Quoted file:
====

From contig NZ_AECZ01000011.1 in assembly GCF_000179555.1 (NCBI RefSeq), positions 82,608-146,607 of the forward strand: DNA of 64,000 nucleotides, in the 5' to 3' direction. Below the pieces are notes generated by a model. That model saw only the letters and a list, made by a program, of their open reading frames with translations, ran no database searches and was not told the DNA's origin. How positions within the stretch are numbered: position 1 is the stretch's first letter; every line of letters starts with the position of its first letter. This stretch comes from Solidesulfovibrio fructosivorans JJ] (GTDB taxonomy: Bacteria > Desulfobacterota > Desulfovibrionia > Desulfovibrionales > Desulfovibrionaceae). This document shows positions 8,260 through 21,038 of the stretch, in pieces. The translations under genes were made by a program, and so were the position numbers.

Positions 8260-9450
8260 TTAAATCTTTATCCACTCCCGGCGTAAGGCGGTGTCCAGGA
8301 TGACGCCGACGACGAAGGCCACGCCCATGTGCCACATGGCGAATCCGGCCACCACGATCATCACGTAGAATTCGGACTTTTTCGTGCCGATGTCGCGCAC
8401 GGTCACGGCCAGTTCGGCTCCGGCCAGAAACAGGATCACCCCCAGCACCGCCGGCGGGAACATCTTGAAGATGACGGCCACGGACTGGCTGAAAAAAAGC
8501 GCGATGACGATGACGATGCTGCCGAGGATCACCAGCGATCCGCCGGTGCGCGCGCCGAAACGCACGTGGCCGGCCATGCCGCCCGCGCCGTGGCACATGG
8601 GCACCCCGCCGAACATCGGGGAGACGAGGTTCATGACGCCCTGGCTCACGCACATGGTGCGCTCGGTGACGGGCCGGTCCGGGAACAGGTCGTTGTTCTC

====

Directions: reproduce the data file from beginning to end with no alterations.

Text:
From contig NZ_AECZ01000011.1 in assembly GCF_000179555.1 (NCBI RefSeq), positions 82,608-146,607 of the forward strand: DNA of 64,000 nucleotides, in the 5' to 3' direction. Below the pieces are notes generated by a model. That model saw only the letters and a list, made by a program, of their open reading frames with translations, ran no database searches and was not told the DNA's origin. How positions within the stretch are numbered: position 1 is the stretch's first letter; every line of letters starts with the position of its first letter. This stretch comes from Solidesulfovibrio fructosivorans JJ] (GTDB taxonomy: Bacteria > Desulfobacterota > Desulfovibrionia > Desulfovibrionales > Desulfovibrionaceae). This document shows positions 8,260 through 21,038 of the stretch, in pieces. The translations under genes were made by a program, and so were the position numbers.

Positions 8260-9450
8260 TTAAATCTTTATCCACTCCCGGCGTAAGGCGGTGTCCAGGA
8301 TGACGCCGACGACGAAGGCCACGCCCATGTGCCACATGGCGAATCCGGCCACCACGATCATCACGTAGAATTCGGACTTTTTCGTGCCGATGTCGCGCAC
8401 GGTCACGGCCAGTTCGGCTCCGGCCAGAAACAGGATCACCCCCAGCACCGCCGGCGGGAACATCTTGAAGATGACGGCCACGGACTGGCTGAAAAAAAGC
8501 GCGATGACGATGACGATGCTGCCGAGGATCACCAGCGATCCGCCGGTGCGCGCGCCGAAACGCACGTGGCCGGCCATGCCGCCCGCGCCGTGGCACATGG
8601 GCACCCCGCCGAACATCGGGGAGACGAGGTTCATGACGCCCTGGCTCACGCACATGGTGCGCTCGGTGACGGGCCGGTCCGGGAACAGGTCGTTGTTCTC